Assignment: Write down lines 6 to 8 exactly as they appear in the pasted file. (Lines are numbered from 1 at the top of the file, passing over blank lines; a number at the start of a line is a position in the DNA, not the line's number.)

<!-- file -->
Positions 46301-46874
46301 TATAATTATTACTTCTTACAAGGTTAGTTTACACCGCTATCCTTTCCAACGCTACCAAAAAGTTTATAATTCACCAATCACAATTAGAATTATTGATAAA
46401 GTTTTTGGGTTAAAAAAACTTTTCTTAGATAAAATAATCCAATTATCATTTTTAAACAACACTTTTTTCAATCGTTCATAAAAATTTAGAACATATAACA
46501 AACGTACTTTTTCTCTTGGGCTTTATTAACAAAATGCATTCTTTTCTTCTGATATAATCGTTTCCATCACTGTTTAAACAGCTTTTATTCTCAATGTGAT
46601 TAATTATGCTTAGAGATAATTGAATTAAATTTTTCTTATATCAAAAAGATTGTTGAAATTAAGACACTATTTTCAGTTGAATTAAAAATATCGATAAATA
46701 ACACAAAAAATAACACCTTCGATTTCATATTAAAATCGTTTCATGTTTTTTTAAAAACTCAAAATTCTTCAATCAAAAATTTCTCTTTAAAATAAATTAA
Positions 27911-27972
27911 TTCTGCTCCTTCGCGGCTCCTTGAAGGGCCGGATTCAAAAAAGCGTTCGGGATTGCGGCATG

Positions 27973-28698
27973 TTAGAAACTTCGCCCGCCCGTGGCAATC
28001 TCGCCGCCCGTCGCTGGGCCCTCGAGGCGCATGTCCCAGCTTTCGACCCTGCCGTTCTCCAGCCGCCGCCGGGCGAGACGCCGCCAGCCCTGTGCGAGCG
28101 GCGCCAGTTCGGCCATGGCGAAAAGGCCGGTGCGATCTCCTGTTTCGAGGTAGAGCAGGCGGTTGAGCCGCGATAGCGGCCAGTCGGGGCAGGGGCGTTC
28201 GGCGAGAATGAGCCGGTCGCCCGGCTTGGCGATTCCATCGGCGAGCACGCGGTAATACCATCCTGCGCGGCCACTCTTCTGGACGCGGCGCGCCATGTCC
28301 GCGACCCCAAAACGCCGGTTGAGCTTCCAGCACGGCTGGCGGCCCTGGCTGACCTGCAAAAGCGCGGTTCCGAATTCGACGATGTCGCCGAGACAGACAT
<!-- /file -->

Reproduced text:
46701 ACACAAAAAATAACACCTTCGATTTCATATTAAAATCGTTTCATGTTTTTTTAAAAACTCAAAATTCTTCAATCAAAAATTTCTCTTTAAAATAAATTAA
Positions 27911-27972
27911 TTCTGCTCCTTCGCGGCTCCTTGAAGGGCCGGATTCAAAAAAGCGTTCGGGATTGCGGCATG